Please read this blog post I have copied and pasted from the excellent Save Our Sea Bass website and then tell me that you knew all about this - because as a bass angler I am going to hazard a guess that you didn’t. It’s a bloody disgrace how all these measures that were trumpeted around about helping to preserve bass stocks have been largely and quietly undermined, so I urge you please to read the details here - if you are not left spitting into your cornflakes or rabbit food muesli then I will be amazed - and then follow the links through to the Save Our Sea Bass website where there are some remarkably easy to follow instructions on how to email the powers that be and voice your disgust. Please, please follow through with this, and time as ever is of the essence. If we as anglers don’t keep on banging the drums then we don’t have a leg to stand on when we have no fish left to catch……………….
Who Do You Think You Are Kidding Mr Eustice?
"In January, we wrote about the grubby politics of the December 2016 Fishing Opportunities meeting. In the run-up to the meeting, we told Defra and George Eustice that there were two things that would make public sea anglers back home see red:
Commercial fishermen being able to land bass during the first 6 months, when public sea anglers are not allowed to take a bass for the table; and paying lip-service to our “Get the nets out” campaign, but undermining it with a targeting allowance dressed up as a by-catch allowance.
We made it clear that, if there had to be a by-catch allowance for fixed netters, it should be 3% of their catch, the same as for demersal trawlers and seiners – a true bycatch allowance.
Although the Fisheries Ministers did make it illegal for fixed netters to target bass, they cynically undermined this by creating an 250kg monthly allowance for “unavoidable by-catches” of bass, knowing full well that fixed netters would be able to continue to target bass and pretend they were caught as by-catch. Indeed, the UK Government initially tried to say it had agreed an allocation for fixed netters, before the EU Commission told them where to get off.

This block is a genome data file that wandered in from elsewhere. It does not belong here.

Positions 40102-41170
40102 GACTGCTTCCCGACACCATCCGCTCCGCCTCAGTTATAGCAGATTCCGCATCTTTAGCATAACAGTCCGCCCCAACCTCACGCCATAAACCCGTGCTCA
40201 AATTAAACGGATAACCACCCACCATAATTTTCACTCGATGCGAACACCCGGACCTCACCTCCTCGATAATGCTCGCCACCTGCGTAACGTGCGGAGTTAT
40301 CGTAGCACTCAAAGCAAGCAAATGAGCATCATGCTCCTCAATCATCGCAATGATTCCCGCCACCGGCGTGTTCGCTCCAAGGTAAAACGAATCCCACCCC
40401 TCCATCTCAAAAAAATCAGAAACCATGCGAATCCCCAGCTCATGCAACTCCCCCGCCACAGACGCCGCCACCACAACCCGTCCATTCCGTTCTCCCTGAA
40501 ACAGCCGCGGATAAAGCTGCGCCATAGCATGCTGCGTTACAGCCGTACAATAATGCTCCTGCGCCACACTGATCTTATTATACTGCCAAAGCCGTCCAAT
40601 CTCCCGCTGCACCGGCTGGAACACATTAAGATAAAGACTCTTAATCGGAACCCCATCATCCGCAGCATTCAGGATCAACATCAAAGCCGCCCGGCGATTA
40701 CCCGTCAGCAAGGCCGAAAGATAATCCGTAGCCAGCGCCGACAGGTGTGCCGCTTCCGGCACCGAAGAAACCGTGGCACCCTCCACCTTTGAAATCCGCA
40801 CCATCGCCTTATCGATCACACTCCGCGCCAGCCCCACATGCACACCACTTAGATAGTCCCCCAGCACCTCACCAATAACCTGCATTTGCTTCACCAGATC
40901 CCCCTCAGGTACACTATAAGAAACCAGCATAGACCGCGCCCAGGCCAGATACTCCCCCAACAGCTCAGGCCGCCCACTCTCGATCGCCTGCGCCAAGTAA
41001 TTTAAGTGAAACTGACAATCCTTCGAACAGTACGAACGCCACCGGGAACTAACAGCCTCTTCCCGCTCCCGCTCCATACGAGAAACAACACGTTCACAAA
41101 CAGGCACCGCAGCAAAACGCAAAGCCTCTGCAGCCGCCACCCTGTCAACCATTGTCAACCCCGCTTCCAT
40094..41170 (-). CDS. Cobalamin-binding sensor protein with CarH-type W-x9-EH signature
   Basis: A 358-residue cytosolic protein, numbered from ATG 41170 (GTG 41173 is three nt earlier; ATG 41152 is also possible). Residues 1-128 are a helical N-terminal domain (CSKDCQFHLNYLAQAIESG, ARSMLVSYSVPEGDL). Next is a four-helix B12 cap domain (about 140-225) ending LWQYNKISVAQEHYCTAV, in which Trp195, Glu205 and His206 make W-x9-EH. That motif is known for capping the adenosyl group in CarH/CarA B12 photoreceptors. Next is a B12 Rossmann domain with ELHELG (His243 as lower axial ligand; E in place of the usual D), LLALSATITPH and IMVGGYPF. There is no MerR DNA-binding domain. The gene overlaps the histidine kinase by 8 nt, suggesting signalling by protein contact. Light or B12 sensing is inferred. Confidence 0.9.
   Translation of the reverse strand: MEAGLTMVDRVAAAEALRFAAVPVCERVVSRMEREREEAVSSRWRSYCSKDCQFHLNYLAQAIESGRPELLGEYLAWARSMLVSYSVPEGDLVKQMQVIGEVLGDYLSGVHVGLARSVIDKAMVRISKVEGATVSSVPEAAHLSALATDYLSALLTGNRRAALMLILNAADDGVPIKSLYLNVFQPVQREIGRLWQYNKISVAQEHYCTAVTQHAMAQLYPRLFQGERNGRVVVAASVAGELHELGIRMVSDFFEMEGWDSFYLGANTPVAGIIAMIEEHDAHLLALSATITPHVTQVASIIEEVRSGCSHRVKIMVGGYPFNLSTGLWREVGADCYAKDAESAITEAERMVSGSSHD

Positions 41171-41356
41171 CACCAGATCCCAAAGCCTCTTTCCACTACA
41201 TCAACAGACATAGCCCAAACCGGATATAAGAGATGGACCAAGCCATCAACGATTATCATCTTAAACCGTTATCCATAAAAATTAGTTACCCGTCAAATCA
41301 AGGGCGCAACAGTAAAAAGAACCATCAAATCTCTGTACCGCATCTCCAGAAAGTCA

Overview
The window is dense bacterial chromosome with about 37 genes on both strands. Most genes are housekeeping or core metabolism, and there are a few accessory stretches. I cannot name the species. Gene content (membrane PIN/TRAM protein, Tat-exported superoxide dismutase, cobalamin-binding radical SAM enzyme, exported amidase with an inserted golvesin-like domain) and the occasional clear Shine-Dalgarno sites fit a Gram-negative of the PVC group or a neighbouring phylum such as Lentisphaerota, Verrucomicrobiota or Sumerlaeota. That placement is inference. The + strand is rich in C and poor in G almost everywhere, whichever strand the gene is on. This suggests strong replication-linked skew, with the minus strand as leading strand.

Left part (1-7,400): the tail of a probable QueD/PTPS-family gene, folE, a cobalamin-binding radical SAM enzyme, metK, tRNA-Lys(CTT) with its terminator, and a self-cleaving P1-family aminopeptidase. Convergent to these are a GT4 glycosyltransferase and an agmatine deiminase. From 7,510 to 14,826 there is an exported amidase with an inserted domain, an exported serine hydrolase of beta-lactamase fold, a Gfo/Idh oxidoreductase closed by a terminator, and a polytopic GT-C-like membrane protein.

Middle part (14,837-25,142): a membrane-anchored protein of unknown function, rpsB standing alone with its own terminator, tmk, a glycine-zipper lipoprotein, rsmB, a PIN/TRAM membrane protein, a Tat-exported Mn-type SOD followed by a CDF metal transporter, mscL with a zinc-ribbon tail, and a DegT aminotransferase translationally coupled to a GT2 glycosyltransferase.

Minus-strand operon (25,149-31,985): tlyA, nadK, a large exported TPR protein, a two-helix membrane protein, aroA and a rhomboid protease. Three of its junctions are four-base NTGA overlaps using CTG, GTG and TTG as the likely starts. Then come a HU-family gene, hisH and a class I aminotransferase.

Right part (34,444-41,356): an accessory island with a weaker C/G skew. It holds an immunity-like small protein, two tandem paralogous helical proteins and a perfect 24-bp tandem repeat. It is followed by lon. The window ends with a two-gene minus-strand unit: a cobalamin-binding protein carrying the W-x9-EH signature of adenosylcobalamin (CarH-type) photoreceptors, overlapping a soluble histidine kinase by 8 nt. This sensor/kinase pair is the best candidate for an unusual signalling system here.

We said in January that we were waiting for an explanation from the Marine Management Organisation of how it would approach the impossible job of enforcing an unenforceable “unavoidable by-catches” allowance. But any sympathy we might have had for the MMO’s predicament has vanished, for two reasons:
They wrote to fixed netters telling them: “The vessel named below is authorised to fish for bass using the gears specified” (our emphasis). If the law says that fixed netters cannot target bass, what on earth is the MMO doing telling them that they can fish for bass? The MMO has refused to correct this.
We were told that they were going to operate a percentage of catch policy, to distinguish targeting from by-catch. But in July, IFCA officers told us they hadn’t received any guidance from the MMO. And the MMO would not tell us or commercial fishermen what percentage of catch they were going to use. What a shambolic way to run a fishery, leaving commercial fishermen to guess what percentage of catch would be treated as “unavoidable by-catches” rather than illegal targeting.
Of course, the reality is that fixed netters are completely ignoring this, because they know it would be virtually impossible to prove that they were targeting bass and not something else. To date, we are not aware of any commercial fixed netter having been accused by the MMO of targeting bass. And yet the landing data shows that fixed net bass landings are actually increasing, not decreasing! Defra estimated fixed netting landings for the whole of 2017 would be 43 tonnes, but by the end of June alone, they were already 52 tonnes and we estimate that by the end of the year they will be up 240%.
But the hook & liners’ 10 tonnes per annum allowance takes the absolute biscuit for Fisheries Ministers treating public sea anglers as complete mugs. When we checked the landing data, we found that in 2015 and 2016, not one single UK hook and line vessel had caught more than 10 tonnes in a year. The restriction that never was!
Does all this make you mad as hell? It should do! Public sea anglers are happy to do their bit to restore the stock, but not while commercial fishermen are either untouched or can exploit deliberately-created loopholes."
You have just three weeks left to tell the EU Commission how disgusted you are by this duplicity, so reply to the EU 2018 Fishing Opportunities consultation now: